Christmas Tips – from Milton Keynes
MERRY CHRISTMAS FROM THE GLOBAL HEALING GROUP!
The bishops of England and Wales, following the Pope’s lead, are encouraging us to change our lifestyles so as to help reverse climate change. See the short films on the Global Healing website – www.ourcommonhome.co.uk Here are some suggestions for Christmas from the Milton Keynes Cluster Global Healing Group.
Remember that although re-cycling is important, it does take up a lot of resources. Whenever possible we could choose to refuse to buy in the first place, or re-use. For example, you can reduce plastic use in toiletries by buying bars of soap and bars of shampoo, instead of plastic bottles of handwash and shampoo. You will find a wide range of green toiletries (plastic free/ethically sourced/organic/vegan) on offer online, and at some high street shops that sell shampoo bars, for instance Lush and Superdrug.
Try to avoid buying unnecessary presents. Each year the UK spends about £700 million on unwanted presents. Find out what people would use before you buy. Home-baked treats are always appreciated! Buy locally to reduce transportation. Try arranging a spending limit with family and friends. Ethical items ensure that workers are paid an honest wage. Also consider choosing items that are not tested on animals and are sustainably sourced. Lists of ethical companies can be found by searching online. Best of all, you might choose to make reciprocal arrangements with family and friends not to buy each other presents. They may be relieved!
Half of the paper America consumes each year is used to wrap and decorate consumer products! In Britain every Christmas we throw away 226,800 miles of wrapping paper. There is no need to throw it away. It can be re-used many times. Try using wrapping paper made from hemp, or from recycled paper. How about using attractive and re-usable cloth material instead of paper? Use ribbon instead of tape for sealing, so that the paper can be more easily re-used or re-cycled. The ribbon can be reused as well, as can the bows.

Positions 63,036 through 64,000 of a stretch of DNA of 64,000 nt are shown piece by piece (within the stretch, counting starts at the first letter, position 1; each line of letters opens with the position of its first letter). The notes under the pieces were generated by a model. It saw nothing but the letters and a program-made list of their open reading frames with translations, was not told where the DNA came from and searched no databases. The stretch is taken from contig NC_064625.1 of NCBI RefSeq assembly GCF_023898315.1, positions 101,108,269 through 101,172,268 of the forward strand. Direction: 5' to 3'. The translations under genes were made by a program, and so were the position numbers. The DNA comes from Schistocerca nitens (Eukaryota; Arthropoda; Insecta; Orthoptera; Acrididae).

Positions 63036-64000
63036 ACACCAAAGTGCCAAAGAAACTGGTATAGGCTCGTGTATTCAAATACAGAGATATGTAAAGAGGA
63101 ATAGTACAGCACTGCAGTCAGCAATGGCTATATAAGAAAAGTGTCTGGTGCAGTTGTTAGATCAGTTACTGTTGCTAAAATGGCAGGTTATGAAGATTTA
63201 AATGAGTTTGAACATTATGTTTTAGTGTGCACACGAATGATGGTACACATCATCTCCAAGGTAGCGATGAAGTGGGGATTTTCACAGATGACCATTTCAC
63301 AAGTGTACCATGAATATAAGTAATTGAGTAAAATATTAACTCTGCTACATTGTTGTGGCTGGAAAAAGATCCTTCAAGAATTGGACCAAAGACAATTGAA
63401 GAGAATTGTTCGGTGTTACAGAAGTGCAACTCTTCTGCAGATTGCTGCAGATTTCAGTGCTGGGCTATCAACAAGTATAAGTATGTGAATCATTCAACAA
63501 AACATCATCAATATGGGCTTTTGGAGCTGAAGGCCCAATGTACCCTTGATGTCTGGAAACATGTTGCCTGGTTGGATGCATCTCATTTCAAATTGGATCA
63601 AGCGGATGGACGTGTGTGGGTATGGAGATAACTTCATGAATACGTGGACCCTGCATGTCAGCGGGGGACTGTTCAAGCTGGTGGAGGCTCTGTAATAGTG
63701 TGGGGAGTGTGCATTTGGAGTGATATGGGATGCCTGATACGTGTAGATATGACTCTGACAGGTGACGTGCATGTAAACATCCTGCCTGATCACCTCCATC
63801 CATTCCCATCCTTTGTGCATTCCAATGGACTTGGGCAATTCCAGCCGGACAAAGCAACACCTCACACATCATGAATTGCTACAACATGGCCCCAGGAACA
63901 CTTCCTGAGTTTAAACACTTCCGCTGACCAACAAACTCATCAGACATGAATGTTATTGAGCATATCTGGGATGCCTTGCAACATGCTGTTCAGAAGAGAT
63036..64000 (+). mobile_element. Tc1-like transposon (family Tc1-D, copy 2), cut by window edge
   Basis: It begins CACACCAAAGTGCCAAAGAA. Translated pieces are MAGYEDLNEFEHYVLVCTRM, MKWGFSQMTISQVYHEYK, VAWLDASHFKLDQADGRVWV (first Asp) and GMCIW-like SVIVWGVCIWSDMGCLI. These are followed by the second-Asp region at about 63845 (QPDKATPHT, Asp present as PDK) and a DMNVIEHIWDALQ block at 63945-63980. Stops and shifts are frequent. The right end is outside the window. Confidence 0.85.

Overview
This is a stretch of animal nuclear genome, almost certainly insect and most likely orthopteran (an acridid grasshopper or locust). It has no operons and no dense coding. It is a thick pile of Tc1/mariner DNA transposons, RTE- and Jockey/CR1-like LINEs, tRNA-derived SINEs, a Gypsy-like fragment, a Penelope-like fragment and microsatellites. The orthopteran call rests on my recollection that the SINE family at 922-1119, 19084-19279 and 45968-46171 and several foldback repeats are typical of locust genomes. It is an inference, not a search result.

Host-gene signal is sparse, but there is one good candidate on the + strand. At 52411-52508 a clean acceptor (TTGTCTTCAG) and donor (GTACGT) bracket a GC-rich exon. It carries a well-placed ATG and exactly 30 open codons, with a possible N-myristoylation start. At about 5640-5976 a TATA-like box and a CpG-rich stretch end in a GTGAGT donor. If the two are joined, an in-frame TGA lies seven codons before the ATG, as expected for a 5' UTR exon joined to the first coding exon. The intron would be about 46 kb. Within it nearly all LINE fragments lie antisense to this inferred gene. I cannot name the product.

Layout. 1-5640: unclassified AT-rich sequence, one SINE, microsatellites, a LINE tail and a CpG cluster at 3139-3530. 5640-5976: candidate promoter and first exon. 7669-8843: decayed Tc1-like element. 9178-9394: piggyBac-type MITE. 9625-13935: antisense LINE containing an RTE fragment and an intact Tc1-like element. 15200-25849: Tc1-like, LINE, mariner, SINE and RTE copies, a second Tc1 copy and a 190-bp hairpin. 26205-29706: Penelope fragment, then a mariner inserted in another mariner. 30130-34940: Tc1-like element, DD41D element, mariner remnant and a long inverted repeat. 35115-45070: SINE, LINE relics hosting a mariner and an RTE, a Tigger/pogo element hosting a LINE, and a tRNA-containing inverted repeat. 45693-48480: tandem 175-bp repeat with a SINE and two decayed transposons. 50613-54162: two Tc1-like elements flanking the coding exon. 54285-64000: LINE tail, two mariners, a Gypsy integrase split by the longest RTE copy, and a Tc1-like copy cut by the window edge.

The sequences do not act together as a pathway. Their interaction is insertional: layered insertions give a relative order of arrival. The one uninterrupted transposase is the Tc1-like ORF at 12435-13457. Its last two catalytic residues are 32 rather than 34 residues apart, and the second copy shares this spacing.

Do you need to buy cards for people you see regularly? If you decide not to, explain that you are trying to reduce consumerism. Home-made cards are a great idea; people like the thought and effort that goes into them, and you can re-use leftover resources – cards, calendars, things around the house etc… Another idea is to send your Christmas greetings via email. If you receive cards, recycle don’t bin them. It’s estimated that each year we bin 1 billion cards instead of recycling them.
Millions of Christmas trees both real and artificial are discarded every year in the UK. To cut down on plastic dependence and to offset carbon emissions, buy a living tree, and keep it in the pot in the house or garden when not being used as a Christmas tree. They can be used year after year. Norfolk pines are suitable, as they don’t grow large. Many Local Councils will collect and compost your tree when you’ve finished with it. Or you can take it to the local recycling centre, or compost it yourself in your garden. Decorations can be home-made or home baked.
Use LED lights,
as they use up to 95% less energy than traditional bulbs.
You’ve probably seen headlines like “Tackling the world’s most urgent problem: meat” (United Nations Environment Programme). Growing animals for food involves destruction and pollution of the land, forests, waters and atmosphere, and takes resources from the poorest people. Why not try some vegan meals over the Christmas period? Vegan meal recipes can be found online – at Veganuary.com for instance – and there are plenty of vegan ready meals in the shops.
FOR MORE IDEAS
Look online. Type in something like “tips for living sustainably over Christmas”. Let’s use Christmas time to move closer to God by thinking about how we can care for His creation. Have a healthy, holy, wholesome green Christmas! Milton Keynes Global Healing Group.